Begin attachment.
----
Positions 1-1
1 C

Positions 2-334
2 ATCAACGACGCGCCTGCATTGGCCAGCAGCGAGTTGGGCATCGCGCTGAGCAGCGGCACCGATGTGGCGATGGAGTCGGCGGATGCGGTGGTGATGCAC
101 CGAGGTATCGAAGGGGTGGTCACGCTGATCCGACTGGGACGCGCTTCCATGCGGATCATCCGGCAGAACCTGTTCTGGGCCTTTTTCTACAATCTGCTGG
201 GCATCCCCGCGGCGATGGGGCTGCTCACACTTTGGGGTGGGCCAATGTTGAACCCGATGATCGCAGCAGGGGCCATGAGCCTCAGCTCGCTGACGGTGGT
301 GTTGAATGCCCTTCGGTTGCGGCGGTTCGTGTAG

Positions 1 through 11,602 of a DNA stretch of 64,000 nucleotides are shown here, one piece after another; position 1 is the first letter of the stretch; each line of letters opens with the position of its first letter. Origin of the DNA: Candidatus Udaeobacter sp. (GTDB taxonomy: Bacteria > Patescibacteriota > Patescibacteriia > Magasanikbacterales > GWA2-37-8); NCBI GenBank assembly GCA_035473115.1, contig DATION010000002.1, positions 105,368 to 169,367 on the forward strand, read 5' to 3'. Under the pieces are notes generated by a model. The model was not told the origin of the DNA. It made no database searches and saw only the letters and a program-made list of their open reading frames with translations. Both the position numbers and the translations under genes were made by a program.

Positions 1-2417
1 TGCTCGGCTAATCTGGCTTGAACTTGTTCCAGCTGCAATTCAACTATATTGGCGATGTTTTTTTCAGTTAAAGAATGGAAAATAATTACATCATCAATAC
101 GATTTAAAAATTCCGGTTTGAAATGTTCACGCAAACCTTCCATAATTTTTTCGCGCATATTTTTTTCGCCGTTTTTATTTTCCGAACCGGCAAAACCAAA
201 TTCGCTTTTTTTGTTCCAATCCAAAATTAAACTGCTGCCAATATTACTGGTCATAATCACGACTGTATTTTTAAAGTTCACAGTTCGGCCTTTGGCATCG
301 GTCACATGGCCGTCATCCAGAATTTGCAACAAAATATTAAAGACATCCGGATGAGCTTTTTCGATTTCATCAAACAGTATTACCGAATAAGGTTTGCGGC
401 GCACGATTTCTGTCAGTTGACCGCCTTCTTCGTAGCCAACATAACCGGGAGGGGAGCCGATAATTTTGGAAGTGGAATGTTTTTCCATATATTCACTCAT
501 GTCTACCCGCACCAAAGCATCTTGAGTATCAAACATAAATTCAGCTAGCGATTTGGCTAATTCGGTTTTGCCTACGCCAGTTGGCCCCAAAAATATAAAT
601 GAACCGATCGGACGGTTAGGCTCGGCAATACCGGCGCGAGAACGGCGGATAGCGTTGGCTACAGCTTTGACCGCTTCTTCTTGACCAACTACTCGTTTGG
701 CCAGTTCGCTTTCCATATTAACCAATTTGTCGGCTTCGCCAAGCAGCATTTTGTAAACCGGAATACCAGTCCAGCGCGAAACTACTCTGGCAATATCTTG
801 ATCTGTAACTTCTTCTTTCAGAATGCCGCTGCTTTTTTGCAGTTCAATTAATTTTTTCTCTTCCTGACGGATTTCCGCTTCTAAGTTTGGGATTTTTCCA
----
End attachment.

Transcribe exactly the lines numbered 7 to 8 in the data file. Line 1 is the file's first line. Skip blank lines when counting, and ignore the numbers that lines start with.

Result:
301 GTTGAATGCCCTTCGGTTGCGGCGGTTCGTGTAG

Positions 1 through 11,602 of a DNA stretch of 64,000 nucleotides are shown here, one piece after another; position 1 is the first letter of the stretch; each line of letters opens with the position of its first letter. Origin of the DNA: Candidatus Udaeobacter sp. (GTDB taxonomy: Bacteria > Patescibacteriota > Patescibacteriia > Magasanikbacterales > GWA2-37-8); NCBI GenBank assembly GCA_035473115.1, contig DATION010000002.1, positions 105,368 to 169,367 on the forward strand, read 5' to 3'. Under the pieces are notes generated by a model. The model was not told the origin of the DNA. It made no database searches and saw only the letters and a program-made list of their open reading frames with translations. Both the position numbers and the translations under genes were made by a program.